Sleep deprivation is exacerbating mental health problems among teenage girls in Scotland, experts have said.
Research has shown almost a third of young people experience problems nodding off which has a negative impact on both mental and physical health.
But girls age 15 and over in particular are experiencing high levels of pressure in their lives which has contributed to anxiety and nervousness.
Leaders of the recent study said the picture is complex.
The research, which surveyed school-age children in 2018, found the proportion of young people reporting sleep difficulties more than once a week increased from 23% in 2014 to 30% in 2018.
Some areas of wellbeing did show improvement – such as a reduction in substance, alcohol and tobacco use as well as healthier eating habits and 85% reporting high life satisfaction.
- Families advised to ban screens at bedtime
- Where children go to learn how to sleep
- One in four children ‘has too little sleep’
However, researchers found just over a third (37%) of adolescents were classified as having low mood (33% boys, 41% girls) and 14% were at risk of depression (11% boys, 17% girls).
Lead author of the study Dr Jo Inchley, from the University of Glasgow, said that a number of factors can influence mental health, including social media, but that sleep was significantly important for physical and mental wellbeing.
She told BBC Scotland: “There is a range of issues there that we need to understand better and provide support for young people – girls in particular.
“When we speak to young people what we do find is a lot of older girls reporting high levels of pressure from schoolwork but also things in their lives – managing their friendships, managing their relationships at home, thinking about their future careers, thinking about their body image and their health.
“So all these things may be contributing to higher levels of anxiety and feelings of nervousness that we see in our research.”
Turning to fathers for help
Previous studies have linked sleep problems among adolescents to electronic devices and social media.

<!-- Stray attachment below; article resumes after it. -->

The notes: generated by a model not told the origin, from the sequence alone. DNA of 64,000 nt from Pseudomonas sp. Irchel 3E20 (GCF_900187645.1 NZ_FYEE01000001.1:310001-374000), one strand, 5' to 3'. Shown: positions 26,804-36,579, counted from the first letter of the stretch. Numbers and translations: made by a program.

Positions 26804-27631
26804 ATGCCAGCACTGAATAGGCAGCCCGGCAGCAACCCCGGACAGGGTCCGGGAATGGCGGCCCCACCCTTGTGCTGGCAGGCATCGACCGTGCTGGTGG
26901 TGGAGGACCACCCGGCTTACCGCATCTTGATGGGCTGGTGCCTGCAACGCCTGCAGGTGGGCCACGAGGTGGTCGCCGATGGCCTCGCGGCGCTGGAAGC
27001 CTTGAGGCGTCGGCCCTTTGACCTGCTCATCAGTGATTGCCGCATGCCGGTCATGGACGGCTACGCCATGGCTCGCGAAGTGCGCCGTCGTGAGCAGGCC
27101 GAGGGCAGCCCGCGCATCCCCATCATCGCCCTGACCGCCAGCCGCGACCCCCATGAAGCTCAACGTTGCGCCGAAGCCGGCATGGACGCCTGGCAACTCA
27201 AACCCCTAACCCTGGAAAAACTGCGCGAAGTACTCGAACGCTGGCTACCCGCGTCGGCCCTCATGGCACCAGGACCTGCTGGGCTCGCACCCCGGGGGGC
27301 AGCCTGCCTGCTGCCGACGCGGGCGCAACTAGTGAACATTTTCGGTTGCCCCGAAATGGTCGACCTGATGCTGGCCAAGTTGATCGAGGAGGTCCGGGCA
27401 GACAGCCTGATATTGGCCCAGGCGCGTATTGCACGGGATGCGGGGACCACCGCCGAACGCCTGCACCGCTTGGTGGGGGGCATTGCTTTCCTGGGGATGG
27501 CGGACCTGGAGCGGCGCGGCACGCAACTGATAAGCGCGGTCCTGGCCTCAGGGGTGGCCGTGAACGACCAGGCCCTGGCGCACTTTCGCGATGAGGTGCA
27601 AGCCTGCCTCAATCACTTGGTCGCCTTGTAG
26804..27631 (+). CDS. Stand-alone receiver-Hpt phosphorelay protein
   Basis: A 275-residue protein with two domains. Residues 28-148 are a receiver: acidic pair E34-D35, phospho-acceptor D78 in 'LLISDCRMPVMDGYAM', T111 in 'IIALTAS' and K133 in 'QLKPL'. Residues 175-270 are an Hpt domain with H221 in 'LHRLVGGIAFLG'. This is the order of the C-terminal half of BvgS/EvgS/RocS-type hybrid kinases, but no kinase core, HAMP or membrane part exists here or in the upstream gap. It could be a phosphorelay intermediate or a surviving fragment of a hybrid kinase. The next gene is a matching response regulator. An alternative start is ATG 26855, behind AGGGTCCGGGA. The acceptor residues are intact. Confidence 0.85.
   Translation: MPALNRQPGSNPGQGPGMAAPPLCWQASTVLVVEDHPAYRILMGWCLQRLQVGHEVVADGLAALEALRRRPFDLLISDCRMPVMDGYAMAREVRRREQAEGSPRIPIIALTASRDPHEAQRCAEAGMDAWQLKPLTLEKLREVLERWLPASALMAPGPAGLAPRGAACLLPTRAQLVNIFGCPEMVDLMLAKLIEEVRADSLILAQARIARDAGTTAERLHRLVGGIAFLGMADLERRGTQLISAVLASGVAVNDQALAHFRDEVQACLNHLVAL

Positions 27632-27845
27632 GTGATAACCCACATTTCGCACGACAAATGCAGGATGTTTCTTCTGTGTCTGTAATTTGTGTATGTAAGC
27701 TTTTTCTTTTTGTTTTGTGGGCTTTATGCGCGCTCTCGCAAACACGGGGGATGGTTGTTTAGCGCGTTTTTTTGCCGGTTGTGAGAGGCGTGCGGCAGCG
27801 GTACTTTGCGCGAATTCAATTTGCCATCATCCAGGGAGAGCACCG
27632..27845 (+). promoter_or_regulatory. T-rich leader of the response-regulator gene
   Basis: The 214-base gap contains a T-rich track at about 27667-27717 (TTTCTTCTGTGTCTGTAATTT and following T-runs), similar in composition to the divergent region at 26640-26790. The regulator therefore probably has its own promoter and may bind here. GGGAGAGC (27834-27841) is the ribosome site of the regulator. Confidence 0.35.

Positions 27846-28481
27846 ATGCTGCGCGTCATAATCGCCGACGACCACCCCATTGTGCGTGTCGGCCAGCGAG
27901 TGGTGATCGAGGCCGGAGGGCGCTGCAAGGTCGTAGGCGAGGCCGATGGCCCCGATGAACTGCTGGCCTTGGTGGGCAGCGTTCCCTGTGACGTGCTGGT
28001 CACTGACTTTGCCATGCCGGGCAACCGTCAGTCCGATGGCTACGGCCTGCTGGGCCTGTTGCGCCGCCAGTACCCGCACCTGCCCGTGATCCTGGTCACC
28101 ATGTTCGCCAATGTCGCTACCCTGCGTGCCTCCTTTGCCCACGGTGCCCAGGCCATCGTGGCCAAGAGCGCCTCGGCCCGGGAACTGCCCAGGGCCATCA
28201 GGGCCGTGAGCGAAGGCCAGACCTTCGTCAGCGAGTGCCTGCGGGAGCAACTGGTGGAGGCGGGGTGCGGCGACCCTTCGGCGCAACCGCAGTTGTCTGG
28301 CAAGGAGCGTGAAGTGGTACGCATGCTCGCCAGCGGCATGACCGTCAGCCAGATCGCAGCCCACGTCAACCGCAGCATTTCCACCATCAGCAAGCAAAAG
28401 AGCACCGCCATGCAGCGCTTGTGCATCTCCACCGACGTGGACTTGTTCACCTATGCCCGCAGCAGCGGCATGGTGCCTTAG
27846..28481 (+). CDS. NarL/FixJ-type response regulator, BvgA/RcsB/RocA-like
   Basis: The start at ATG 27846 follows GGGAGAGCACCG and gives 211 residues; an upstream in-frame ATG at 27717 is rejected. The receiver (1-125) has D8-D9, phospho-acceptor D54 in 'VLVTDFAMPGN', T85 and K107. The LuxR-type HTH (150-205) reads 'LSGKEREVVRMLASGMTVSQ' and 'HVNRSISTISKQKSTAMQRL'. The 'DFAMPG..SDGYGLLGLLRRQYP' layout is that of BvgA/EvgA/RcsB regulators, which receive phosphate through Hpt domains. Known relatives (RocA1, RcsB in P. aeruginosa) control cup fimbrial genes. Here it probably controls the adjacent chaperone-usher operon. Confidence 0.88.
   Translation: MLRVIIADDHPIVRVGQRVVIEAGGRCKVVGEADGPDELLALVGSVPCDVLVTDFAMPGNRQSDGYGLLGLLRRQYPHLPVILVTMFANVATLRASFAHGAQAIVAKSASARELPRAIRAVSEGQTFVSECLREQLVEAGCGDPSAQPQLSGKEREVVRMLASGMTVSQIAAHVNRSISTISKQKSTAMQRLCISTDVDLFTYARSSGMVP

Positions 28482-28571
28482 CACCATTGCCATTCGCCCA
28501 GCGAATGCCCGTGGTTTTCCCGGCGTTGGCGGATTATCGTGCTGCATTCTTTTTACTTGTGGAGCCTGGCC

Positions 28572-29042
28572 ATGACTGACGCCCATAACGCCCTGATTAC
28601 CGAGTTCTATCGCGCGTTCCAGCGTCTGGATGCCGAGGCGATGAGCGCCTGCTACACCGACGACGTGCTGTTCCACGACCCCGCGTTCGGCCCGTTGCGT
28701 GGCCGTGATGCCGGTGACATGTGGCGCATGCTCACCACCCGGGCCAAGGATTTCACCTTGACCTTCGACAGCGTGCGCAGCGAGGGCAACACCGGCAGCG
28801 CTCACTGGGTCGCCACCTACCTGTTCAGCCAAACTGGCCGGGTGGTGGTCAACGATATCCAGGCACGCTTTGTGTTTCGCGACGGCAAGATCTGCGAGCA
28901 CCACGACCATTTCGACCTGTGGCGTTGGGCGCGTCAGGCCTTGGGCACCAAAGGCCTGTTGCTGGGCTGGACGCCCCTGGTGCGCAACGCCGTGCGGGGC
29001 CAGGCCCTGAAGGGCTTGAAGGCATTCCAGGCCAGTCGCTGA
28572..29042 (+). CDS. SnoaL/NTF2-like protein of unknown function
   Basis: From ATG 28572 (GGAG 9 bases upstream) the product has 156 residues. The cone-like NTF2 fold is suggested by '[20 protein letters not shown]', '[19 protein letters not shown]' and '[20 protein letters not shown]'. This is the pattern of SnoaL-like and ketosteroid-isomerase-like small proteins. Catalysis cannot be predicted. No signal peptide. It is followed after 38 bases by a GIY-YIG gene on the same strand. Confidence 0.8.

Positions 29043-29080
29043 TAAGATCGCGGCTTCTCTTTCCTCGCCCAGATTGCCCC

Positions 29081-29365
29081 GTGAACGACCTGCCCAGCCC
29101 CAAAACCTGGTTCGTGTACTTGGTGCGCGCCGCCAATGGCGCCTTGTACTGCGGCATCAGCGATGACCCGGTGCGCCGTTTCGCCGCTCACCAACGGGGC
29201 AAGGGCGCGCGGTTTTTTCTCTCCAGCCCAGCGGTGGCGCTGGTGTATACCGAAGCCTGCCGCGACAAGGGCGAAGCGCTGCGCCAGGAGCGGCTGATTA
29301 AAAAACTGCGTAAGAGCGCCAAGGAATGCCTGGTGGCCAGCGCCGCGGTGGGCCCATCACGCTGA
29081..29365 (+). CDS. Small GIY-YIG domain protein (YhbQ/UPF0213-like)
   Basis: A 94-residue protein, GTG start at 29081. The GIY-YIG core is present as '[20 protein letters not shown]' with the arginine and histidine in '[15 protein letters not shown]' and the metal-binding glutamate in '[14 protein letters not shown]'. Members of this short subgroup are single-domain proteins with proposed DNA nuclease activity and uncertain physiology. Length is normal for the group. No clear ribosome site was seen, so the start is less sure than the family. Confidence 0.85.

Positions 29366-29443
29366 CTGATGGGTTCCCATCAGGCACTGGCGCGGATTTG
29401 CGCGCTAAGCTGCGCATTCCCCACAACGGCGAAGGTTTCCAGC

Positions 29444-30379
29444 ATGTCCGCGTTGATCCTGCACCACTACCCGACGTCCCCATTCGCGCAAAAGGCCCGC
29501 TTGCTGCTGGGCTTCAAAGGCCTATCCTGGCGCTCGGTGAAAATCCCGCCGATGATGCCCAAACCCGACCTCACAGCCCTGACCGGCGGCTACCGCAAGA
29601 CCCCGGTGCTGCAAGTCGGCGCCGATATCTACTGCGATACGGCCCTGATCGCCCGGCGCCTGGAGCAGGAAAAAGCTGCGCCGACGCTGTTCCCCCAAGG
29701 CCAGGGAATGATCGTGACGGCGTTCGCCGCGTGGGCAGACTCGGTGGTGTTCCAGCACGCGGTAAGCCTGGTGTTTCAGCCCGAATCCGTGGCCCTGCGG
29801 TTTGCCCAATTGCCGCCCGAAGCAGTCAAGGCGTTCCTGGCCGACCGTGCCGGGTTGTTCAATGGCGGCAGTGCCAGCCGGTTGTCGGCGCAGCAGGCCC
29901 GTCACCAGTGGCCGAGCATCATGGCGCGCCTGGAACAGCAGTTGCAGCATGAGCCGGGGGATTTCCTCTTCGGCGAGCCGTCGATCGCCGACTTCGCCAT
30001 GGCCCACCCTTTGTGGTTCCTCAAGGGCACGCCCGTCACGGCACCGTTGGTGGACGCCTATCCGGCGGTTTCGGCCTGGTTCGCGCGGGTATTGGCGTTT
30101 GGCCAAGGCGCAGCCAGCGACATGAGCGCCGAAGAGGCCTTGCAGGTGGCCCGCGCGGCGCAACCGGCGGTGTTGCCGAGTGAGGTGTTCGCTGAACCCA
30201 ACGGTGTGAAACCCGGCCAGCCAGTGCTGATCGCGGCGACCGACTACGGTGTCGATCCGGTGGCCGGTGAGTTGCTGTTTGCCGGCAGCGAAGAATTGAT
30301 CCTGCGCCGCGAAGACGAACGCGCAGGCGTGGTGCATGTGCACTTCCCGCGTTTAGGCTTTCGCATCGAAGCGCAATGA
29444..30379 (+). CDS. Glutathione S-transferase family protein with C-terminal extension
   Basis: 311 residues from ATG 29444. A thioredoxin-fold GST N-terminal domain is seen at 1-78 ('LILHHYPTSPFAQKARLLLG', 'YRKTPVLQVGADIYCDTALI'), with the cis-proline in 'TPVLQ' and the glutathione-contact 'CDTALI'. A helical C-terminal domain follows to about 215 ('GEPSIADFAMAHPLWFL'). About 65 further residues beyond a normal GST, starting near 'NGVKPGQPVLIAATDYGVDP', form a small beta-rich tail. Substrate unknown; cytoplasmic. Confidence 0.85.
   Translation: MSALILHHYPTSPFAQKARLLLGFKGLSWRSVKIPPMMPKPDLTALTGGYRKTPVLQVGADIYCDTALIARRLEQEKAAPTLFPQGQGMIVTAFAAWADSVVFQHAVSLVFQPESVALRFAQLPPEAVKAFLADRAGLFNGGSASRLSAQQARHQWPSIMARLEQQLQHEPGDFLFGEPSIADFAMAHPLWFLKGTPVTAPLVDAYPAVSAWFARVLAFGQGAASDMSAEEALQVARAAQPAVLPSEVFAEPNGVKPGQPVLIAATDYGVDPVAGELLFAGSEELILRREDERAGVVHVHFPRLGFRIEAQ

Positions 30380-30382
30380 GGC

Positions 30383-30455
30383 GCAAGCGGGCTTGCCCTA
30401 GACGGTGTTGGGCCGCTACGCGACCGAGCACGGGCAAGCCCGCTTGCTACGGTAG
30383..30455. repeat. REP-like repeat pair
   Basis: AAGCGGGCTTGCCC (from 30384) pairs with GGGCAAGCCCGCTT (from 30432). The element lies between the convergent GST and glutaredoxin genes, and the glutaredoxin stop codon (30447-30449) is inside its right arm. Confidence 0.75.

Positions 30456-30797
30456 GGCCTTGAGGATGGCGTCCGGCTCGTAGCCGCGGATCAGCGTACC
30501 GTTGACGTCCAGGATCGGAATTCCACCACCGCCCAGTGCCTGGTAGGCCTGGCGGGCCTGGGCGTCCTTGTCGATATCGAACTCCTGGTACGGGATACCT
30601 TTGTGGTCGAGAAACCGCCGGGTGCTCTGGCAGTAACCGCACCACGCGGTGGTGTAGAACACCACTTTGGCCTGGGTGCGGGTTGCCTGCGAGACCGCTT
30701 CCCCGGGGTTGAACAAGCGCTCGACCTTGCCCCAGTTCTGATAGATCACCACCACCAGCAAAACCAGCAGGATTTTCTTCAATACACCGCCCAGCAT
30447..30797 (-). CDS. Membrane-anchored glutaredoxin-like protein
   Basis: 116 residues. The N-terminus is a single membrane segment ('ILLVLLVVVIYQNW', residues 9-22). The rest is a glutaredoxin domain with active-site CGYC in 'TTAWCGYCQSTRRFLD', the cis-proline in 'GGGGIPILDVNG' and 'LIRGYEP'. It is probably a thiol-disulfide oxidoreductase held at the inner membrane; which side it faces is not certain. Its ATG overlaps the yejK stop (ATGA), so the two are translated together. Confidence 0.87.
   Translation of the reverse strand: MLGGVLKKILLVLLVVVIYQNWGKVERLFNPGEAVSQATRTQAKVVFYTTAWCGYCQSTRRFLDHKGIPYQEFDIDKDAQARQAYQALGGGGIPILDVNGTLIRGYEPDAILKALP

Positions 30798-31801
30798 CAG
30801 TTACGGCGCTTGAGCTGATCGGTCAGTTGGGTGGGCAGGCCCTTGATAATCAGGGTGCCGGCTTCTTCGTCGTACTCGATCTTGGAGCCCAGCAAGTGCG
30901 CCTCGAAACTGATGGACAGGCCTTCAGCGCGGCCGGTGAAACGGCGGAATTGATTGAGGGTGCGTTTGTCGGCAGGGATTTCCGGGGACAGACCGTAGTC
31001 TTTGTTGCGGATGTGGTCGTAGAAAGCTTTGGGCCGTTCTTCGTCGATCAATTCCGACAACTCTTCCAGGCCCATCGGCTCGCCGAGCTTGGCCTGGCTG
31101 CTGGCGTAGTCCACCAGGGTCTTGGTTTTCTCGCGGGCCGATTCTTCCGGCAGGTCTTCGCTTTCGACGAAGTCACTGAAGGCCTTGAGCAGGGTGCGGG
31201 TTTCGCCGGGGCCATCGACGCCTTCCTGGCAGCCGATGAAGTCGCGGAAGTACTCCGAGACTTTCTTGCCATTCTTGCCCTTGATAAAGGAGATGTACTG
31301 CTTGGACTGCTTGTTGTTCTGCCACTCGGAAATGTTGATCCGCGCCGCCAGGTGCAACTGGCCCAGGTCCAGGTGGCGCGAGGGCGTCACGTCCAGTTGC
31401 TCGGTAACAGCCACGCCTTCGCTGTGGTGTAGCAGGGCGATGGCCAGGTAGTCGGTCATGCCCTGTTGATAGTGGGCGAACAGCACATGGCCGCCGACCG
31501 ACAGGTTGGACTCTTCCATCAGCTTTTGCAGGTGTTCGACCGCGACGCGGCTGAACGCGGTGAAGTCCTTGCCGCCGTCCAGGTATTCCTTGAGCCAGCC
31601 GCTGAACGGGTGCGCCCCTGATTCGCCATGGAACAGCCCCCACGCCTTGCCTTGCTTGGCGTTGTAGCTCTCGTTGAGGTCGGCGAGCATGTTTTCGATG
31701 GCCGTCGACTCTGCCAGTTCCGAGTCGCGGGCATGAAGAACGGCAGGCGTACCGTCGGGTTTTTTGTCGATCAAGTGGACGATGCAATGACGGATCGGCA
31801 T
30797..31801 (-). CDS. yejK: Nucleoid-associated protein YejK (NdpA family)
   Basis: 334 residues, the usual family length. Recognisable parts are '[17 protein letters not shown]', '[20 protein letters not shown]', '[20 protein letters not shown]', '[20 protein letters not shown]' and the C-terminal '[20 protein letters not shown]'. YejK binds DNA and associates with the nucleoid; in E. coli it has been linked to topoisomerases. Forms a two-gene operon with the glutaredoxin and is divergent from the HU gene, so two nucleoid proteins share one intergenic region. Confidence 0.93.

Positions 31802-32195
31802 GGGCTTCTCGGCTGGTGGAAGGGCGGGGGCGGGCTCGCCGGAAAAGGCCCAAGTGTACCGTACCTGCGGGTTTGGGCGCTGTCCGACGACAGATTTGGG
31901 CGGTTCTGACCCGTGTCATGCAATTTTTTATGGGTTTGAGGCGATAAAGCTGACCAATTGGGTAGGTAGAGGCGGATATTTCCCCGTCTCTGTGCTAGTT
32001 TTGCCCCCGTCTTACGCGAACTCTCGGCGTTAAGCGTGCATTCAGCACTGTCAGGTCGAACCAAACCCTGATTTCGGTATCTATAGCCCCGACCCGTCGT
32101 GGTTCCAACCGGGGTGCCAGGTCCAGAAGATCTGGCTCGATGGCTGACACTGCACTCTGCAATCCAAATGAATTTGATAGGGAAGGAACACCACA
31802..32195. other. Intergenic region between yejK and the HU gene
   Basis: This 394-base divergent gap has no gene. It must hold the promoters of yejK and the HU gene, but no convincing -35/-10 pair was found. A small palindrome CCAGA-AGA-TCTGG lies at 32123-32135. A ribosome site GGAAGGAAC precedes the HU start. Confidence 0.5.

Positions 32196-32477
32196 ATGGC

And while the latest research had similar findings, Dr Inchley said it showed children reporting more support from their families in some cases – specifically girls feeling able to talk to their fathers about problems.
Meanwhile Dr Justin Williams of the Royal College of Psychiatrists Scotland said that affluence and supportive families were an “important source of resilience”.
He said: “The increasingly rich media diet offered to our young people today often causes problems because they consume too much or consume the wrong stuff.
“It can displace family life, physical activity and even just sleep. And some young people, especially those with mental health problems, are highly vulnerable to these negative effects.”
Dr Rory Mitchell, public health intelligence principal at NHS Health Scotland, which funded the study, highlighted that children from wealthier families tended to report better health and wellbeing.
He said there was a need for “a continued focus on tackling health inequalities in Scotland.”
The 2018 Health Behaviour in School-aged Children involved 5,286 pupils, covered areas such as sleeping habits, time spent online, physical activity and school and home life.
Data was collected from surveys with 11, 13 and 15-year-olds in Scotland.
- On weekdays the average length of sleep was 8.3 hours for 13-year-olds and 7.8 hours for 15-year-olds
- The recommended sleep for teenagers is eight to 10 hours each night
- Under one in five (17%) adolescents in Scotland meet the recommendations for exercise
- Young people playing computer games on weekdays has “substantially” increased – 22% to 42% among girls and from 53% to 71% among boys
- 92% of 15-year-olds keep their smartphones in their bedroom at night
- 95% of young people said they own a smartphone with a connection to the internet
- Vigorous physical activity was found to be higher among boys than girls
- The proportion of adolescents who reported eating fruit or vegetables every day was 35% and 36% respectively.